For women across all socioeconomic groups, breast cancer poses a large threat. Approximately 1 in every 8 women will be diagnosed with the cancer during her lifetime. Additionally, it is one of the leading causes of cancer-related deaths among women. Treatment is improving, largely due to large public health efforts encouraging annual screening tests using X-ray based mammographies and MRIs. These large imaging devices are costly, and are hard to find in developing and low-resource environments. Therefore, to assist screening efforts in such communities, many groups are researching alternative detection methods. A research group from the University of Saskatchewan describes their portable and low-cost fluorometer for the detection of breast cancer in a recent paper.
Fluorescence imaging is an imaging technique which uses fluorescent dyes or proteins. These dyes or proteins label specific molecular processes or structures. With fluorescence imaging, a wide range of observations can be made, from gene expression to protein expression to molecular interactions in cells and tissues.
Fluorescent microscopes work in a similar way to conventional light microscopes. However, fluorescent microscopes use a higher intensity light source to illuminate samples. This illumination light is absorbed by fluorophores, which are fluorescent substances used to label specific parts of the sample, such as a specific protein. Upon absorption, the fluorophores emit light at a lower energy wavelength. Filters in the set-up only allow this emitted light to pass through, so that it can then be measured and visualized.
Fluorescence imaging techniques have already shown success regarding detection of cancerous cells in vivo. These techniques label cells of interest by using selective cancer cell-permeable fluorescent chemical/dye or a fluorophore targeting a cancer-specific protein of interest. However, current imaging devices for this purpose are expensive and rely on sophisticated hardware and software. Therefore, researchers from the University of Saskatchewan focused their efforts into developing a low-cost alternative.
The final device designed by the team, of which a preliminary diagram is shown above, is shown below. It consists of a flashlight, an Arduino Uno microcontroller to collect and transmit data, a photodiode, which detects fluorescent signals, a 3D printed sample chamber, an emission filter, and an LCD display to display results. The chosen photodiode works in the range of 400nm-1,100nm. The fluorometer does not provide a processed image of the sample like a traditional microscope would; instead, it displays a message indicating if a cancer cell was detected or not.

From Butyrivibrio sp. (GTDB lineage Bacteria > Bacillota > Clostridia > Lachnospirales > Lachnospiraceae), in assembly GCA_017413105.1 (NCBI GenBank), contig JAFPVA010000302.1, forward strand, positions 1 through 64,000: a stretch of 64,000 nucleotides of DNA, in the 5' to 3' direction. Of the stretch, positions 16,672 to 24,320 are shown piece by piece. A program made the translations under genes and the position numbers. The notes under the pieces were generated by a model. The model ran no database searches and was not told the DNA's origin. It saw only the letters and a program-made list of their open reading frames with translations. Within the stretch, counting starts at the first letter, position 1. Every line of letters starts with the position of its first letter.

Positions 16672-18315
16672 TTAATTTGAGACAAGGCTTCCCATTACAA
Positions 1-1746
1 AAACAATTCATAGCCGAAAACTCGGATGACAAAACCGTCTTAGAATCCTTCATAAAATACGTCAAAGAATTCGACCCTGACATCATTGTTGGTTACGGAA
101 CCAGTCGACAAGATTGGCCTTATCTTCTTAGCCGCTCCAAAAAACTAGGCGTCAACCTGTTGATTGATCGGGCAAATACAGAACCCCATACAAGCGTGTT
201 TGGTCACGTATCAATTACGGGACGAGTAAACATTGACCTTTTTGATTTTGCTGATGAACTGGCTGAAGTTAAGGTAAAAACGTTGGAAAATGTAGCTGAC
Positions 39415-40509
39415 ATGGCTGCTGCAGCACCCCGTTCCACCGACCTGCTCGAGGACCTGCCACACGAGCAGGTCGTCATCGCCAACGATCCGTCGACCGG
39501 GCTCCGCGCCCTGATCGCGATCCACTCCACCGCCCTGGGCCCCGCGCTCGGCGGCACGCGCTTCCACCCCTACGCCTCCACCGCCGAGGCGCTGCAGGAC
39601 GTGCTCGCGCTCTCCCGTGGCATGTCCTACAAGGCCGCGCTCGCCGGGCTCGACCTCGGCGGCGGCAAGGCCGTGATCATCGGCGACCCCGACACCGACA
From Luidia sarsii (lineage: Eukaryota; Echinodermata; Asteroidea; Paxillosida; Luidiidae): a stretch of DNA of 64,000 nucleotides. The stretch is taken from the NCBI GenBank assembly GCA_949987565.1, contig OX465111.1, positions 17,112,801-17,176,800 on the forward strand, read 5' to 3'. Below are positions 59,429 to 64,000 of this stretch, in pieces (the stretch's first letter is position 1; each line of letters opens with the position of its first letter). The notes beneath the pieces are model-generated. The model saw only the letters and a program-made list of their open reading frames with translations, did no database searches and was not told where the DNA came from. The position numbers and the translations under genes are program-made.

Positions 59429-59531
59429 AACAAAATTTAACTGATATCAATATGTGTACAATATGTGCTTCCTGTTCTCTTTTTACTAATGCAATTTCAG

A control cell sample is used to calibrate the device. The photodiode generates an analog signal which is then converted into a digital signal by the microcontroller. 10 readings are performed per sample and an average value is calculated. Next, the control cell sample is removed and an unidentified sample is placed in the sample chamber. Once again, 10 readings are performed. The average value of the unidentified cell sample is subtracted from the control cell sample’s average. If the difference is greater than 700mV, the unidentified cell is qualified as cancerous. The operating procedure is shown below.
Results of Initial Testing
For testing, normal and breast cancer cells were obtained and cultured in vitro. Green Fluorescent Protein (GFP) was added to the cells via retroviral transduction. Traditional microscopy imaging was used to confirm which cells were cancerous and which were not. 20 samples were used in total: 10 non cancerous, and 10 cancerous. It was noted during preliminary testing that a minimum confluency of 60% was necessary for the fluorometer to be accurate; therefore, all samples used had a confluency of 60%.
The fluorometer correctly identified all of the control cells. It misidentified one cancer cell, marking it at non-cancerous. This misidentification was explained as being due to inhomogeneous confluency in the field of the coverslip of the cancerous cell.
The University of Saskatchewan team was satisfied with their initial results. The total cost of the device was just under $140 USD. More than fifty percent of the cost came from the purchase of the emission filter. As the manufacture of the device required cheap and accessible parts, the design would be easy to replicate in a variety of medical and research laboratories, including those in low-resource settings. As the device weighs 0.16 kg and has dimensions of 8cm x 4cm x 3.2cm, it is much more portable than other fluorescent imaging devices.
Further testing and designing would involve adapting the flashlight and testing a wider range of sample variables. For the experiment detailed, an experienced user would need to manually adjust and hold the flashlight. Further designs would include a mechanical system that holds the flashlight appropriately. Future testing on samples of varying composition or thickness would be done to test the accuracy of the fluorometer and measure its success with a greater sample range.
Additionally, the fluorometer, with slight modifications to the filter and photodiode, could be used for the detection of cancers other than breast cancer. This would be necessary as differing tumors or cancers may require different fluorophores used for identification.
To read more on this low-cost fluorometer and the team’s efforts, the paper can be viewed here.